It is the marker of the oldest known conflict: the Jebel Sahaba cemetery, in the Nile valley and present-day Sudan, with remains dating back more than 13,000 years. The site was discovered in the 1960s. And it continues to deliver valuable information. Researchers from the CNRS (National Center for Scientific Research) carried out new analyzes on the bones, kept at the British Museum, in London, and their study was published Thursday in Scientific Reports.
The bones indicate the presence of lesions, which were notably caused by projectiles, such as spears or arrows. For researchers, this is not a simple armed conflict. They speak of a “succession of violent episodes”, certainly exacerbated by climate change. The competition for access to resources would indeed be at the heart of these violent episodes, which modifies the history of violence in prehistoric times.
Major climatic variations
In total, the bones of 61 individuals were analyzed. In addition to the 20 skeletons identified, 21 other skeletons show lesions: traces of projectile impacts or fractures. And 16 individuals have both healed and unhealed lesions, “suggesting repeated episodes of violence throughout a person’s life.” In addition, men, women and children present similar injuries – whereas one would have expected men to be more targeted in times of war.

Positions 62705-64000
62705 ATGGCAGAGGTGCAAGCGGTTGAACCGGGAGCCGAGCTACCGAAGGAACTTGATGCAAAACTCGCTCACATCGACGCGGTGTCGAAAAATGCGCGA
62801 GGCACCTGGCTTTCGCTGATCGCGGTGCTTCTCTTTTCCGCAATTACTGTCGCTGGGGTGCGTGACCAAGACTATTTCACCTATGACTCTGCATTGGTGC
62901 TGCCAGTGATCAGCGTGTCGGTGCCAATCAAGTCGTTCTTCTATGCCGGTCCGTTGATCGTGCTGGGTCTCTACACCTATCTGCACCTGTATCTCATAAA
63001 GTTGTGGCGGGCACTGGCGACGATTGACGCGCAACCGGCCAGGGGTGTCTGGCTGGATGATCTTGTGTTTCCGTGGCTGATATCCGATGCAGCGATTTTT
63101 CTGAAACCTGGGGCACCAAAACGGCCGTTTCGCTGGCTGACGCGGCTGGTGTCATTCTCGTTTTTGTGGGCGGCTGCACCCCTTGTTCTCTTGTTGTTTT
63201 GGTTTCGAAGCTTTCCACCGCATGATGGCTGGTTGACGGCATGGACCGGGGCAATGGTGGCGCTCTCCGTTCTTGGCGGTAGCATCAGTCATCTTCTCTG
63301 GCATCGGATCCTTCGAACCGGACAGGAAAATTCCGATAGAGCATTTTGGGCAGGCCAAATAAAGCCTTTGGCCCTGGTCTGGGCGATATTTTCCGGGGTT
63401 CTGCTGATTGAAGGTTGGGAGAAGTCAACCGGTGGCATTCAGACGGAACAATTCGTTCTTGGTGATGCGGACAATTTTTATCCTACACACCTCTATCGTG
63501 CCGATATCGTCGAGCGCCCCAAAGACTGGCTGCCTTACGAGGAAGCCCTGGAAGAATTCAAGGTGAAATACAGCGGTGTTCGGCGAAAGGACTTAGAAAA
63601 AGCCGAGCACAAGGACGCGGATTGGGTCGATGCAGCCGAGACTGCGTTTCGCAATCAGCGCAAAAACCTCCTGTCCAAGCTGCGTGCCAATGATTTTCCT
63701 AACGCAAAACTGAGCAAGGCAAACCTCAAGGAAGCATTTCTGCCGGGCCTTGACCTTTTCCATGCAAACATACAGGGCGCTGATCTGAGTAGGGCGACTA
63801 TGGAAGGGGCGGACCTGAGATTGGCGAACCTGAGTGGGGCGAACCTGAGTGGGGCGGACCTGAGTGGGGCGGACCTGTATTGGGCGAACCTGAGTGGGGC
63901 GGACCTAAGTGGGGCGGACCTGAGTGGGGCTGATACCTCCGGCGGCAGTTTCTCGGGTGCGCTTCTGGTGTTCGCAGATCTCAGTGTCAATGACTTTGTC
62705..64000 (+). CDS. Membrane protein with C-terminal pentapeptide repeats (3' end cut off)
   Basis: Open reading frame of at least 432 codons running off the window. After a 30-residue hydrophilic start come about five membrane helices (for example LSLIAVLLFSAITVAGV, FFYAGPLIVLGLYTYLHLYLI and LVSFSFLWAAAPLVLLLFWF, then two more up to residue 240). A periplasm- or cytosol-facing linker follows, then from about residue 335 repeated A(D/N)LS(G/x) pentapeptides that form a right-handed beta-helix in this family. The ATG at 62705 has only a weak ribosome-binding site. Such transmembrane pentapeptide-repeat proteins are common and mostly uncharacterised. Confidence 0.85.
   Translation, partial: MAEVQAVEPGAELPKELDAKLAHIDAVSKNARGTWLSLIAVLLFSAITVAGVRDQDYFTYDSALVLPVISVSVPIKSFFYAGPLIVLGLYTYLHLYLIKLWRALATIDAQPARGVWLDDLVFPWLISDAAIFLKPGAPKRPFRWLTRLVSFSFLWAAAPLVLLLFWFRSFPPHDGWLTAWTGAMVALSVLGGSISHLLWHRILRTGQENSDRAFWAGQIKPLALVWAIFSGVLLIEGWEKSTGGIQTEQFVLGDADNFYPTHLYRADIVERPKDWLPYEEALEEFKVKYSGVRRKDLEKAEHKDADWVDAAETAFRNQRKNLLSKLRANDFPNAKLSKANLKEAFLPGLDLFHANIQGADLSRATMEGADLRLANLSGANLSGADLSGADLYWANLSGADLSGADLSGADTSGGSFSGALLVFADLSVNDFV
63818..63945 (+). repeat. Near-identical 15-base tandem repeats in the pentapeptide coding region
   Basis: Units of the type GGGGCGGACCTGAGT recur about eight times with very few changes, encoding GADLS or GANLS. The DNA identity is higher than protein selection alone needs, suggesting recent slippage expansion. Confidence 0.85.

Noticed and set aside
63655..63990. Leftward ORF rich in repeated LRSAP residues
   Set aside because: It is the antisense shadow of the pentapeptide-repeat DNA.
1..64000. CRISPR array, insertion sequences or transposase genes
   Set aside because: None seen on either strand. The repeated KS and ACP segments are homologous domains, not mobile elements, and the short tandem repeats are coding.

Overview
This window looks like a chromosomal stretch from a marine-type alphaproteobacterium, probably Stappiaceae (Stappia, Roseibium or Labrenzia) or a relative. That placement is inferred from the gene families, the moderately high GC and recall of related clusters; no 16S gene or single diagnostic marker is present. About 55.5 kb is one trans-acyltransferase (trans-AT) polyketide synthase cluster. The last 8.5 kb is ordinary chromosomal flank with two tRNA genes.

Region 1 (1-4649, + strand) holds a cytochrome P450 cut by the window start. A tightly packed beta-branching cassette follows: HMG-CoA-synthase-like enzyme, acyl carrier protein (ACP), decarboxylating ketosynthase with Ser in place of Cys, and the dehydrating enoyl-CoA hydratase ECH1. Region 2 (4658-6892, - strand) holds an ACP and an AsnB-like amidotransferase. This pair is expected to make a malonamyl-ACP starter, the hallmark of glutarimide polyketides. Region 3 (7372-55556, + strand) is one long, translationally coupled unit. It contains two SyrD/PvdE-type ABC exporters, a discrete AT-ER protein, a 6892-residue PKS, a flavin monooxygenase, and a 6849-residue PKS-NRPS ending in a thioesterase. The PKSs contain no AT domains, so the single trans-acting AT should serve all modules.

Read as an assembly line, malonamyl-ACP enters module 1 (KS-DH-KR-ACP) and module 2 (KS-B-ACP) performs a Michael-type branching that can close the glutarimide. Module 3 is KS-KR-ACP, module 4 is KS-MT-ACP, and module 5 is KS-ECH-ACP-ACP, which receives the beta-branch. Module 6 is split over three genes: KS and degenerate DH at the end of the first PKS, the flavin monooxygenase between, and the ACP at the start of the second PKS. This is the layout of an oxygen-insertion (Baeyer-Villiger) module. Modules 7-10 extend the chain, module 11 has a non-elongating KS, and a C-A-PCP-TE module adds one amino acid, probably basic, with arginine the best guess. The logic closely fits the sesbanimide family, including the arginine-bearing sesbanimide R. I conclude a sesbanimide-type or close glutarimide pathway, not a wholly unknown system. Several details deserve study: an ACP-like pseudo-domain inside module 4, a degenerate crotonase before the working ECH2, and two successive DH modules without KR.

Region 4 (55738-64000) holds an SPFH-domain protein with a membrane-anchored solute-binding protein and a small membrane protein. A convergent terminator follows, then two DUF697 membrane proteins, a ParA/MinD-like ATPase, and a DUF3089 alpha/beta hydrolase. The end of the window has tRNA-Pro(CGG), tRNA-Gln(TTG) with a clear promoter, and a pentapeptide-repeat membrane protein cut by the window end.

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“These new results make it possible to reject the hypothesis of a disaster cemetery linked to a single war. This site would rather testify to a succession of raids or more limited ambushes towards these hunter-fisher-gatherers, at a time of major climatic variations (end of the last ice age and beginning of the African wet period) “, can we read on the website of CNRS.
“The concentration of archaeological sites of different cultures in a small area of the Nile valley at that time suggests that this region should constitute a refuge area for human populations subjected to these climatic fluctuations”, it is specified.
Competition for access to resources
“The region was very constrained, and offered few other food resources than those which came from the Nile”, explains Isabelle Crevecoeur, researcher in bio-archeology at the University of Bordeaux and at the CNRS, who took part in the study, in The Parisian. “The climate underwent erratic changes around 15,000 years ago. The presence of several human groups in a small area, and the need to adapt to limited resources may have generated tensions.”
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Thus, one of the causes of this conflict is probably competition for access to resources. For the researchers, this finding alters the history of violence, and could lead to similar results in the analysis of other sites. But despite these elements, all the motivations are not yet fully understood.